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Potato salad: A recipe to feed your gut



Did you know that cooked and cooled potatoes are actually a lower glycemic index food and great for building up the good bacteria in your gut? Unlike freshly cooked potatoes, which are rapidly absorbed in the small intestine and increase blood sugar quickly, cooled potatoes are a resistant starch.


Resistant starches are present in legumes, cooked and cooled rice and potatoes, plantains and grains. They are considered indigestible starches, and make it all the way to the colon before bacteria begin to ferment them. These fermenting bacteria are considered beneficial bacteria - and consuming resistant starches increases these beneficial microbes and reduces potentially problematic ones.


When making vegetable dishes, I find it useful to be aware of the pesticide content of my ingredients. A reliable resource is the EWG Dirty Dozen and Clean Fifteen. Although potatoes are now ranked #13 on the full list of pesticide foods, I recommend using organic potatoes for your recipe.


When I make my potato salad I want to pack it with protein and vegetables to make the most out of every bite! I rarely make the same potato salad twice, so I encourage you to add or eliminate ingredients to your taste - have fun and experiment!





Recipe:


organic russet or red potatoes (excellent source of resistant starch)

organic celery (anti-inflammatory effect on the gut, soluble and insoluble fiber)

radishes (high in anti-oxidants, fiber, potassium, and zinc)

organic carrots (lower cholesterol, may protect against certain cancers, good for the eyes)

3-4 hard boiled organic, pasture eggs (adds protein, essential fatty acids, vitamins D & E)

frozen sweet peas (adds protein, fiber, vitamin B6, folate and magnesium)

red onion (great source of quercetin, Vitamin k, B6, folate, potassium and manganese)

dill pickles or dill pickle relish (refrigerator pickles are a fermented food = probiotics)


red wine vinegar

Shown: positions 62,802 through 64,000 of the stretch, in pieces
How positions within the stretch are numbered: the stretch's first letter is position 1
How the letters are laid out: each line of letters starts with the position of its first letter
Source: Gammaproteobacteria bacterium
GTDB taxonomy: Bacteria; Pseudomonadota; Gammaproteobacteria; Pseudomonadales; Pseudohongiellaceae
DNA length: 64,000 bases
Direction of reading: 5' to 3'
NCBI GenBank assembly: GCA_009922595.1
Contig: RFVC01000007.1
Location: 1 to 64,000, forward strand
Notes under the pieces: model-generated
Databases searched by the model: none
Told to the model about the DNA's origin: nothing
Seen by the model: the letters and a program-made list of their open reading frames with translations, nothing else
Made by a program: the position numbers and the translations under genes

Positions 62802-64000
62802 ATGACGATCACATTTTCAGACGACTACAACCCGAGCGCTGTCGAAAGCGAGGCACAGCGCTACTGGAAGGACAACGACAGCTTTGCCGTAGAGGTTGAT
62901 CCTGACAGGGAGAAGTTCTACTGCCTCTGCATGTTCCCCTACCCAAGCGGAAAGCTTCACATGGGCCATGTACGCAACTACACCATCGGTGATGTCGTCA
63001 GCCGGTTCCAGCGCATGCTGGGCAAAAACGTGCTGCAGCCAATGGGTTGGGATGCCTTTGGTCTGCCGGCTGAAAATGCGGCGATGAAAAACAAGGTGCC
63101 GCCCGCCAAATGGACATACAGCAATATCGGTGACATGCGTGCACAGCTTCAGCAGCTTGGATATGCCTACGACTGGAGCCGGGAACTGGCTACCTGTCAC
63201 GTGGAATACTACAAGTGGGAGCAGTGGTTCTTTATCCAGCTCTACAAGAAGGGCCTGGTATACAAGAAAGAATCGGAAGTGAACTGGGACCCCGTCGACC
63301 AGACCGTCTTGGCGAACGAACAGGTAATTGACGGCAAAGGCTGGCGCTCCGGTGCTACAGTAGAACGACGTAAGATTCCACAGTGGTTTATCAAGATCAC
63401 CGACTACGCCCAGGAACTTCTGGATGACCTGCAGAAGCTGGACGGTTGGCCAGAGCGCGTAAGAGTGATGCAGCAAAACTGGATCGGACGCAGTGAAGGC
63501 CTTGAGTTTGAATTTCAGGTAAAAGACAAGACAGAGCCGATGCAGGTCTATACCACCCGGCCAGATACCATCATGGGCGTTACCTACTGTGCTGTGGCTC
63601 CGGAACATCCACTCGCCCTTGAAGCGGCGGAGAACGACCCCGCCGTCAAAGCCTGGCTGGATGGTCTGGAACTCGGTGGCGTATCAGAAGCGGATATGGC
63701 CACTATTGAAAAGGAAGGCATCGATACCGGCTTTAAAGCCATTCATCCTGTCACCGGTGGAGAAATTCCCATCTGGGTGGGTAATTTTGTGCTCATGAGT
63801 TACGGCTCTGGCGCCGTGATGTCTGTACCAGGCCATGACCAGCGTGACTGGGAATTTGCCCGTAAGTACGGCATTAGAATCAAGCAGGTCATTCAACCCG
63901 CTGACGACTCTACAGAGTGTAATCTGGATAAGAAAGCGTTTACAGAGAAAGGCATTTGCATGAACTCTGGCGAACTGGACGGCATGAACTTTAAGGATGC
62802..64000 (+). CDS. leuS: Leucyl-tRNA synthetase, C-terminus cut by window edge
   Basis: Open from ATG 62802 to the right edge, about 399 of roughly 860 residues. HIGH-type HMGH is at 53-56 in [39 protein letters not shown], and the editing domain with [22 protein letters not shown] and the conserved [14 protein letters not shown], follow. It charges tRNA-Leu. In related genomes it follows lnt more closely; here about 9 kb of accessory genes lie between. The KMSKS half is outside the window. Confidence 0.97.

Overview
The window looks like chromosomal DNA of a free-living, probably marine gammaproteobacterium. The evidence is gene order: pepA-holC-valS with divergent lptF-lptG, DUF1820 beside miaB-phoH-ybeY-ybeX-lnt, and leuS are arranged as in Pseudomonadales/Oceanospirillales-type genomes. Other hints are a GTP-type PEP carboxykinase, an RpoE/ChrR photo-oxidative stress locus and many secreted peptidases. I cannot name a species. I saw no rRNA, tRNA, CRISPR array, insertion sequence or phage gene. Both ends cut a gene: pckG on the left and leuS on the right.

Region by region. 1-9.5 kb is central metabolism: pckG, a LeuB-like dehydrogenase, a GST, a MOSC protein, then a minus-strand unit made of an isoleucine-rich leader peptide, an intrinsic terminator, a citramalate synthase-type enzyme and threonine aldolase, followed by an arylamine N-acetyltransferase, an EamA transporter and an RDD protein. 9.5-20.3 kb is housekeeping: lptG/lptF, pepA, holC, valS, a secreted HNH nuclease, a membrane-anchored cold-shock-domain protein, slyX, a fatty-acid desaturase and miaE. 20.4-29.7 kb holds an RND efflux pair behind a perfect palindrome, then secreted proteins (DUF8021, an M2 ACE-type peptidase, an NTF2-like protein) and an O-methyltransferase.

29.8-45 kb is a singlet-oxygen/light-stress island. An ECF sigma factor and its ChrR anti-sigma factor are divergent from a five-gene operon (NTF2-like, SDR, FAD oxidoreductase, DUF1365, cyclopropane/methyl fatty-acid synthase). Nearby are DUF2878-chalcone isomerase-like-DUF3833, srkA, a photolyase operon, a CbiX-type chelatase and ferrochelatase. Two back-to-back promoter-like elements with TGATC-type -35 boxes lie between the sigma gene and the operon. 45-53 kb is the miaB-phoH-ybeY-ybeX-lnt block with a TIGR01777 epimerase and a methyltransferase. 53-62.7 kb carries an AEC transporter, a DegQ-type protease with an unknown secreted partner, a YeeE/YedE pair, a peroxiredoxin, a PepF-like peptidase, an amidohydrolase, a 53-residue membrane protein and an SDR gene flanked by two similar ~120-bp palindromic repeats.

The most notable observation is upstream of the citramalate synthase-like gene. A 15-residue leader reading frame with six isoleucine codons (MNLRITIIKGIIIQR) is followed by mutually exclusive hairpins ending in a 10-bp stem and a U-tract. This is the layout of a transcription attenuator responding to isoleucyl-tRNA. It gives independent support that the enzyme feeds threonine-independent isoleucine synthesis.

organic avocado oil mayonnaise

olive oil

dijon or spicy mustard

paprika

fresh or dry dill (optional)

fresh parsley (optional)

garlic powder

salt

pepper


Wash potatoes and place whole, unpeeled spuds into a pot. cover with filtered water and boil until potatoes are easily pierced with a fork, but remain slightly firm. Drain and soak in an ice bath for 5 minutes until easily handled but still warm.


Peel potatoes (if desired, or leave the skin on for added fiber and nutrients), dice and place in bowl. Gently drizzle warm potatoes with red wine vinegar - just enough to lightly coat potatoes when stirred (this will make your potato salad extra creamy).


Add the rest of your diced and chopped vegetables. Add your fresh or frozen peas. Add all your dry spices. Finally add your olive oil and avocado oil mayonnaise. I like to add some olive oil to help decrease the amount of mayonnaise needed. Add your mustard, pickles, salt and pepper to taste.


Refrigerate for at least 4 hours before serving.


Enjoy!


References:


https://hopkinsdiabetesinfo.org/what-is-resistant-starch/

https://www.ewg.org/foodnews/full-list.php

https://www.bbcgoodfood.com/howto/guide/ingredient-focus-eggs

https://www.medicalnewstoday.com/articles/peas-nutrition#types-and-nutrition

https://food.ndtv.com/food-drinks/10-incredible-radish-benefits-the-power-source-of-potassium-vitamin-c-and-fiber-1397076

https://health.clevelandclinic.org/reasons-why-carrots-of-all-colors-are-healthy-for-you/

https://www.healthline.com/health/food-nutrition/health-benefits-of-celery

http://www.vegetablefacts.net/vegetable-facts/red-onion/

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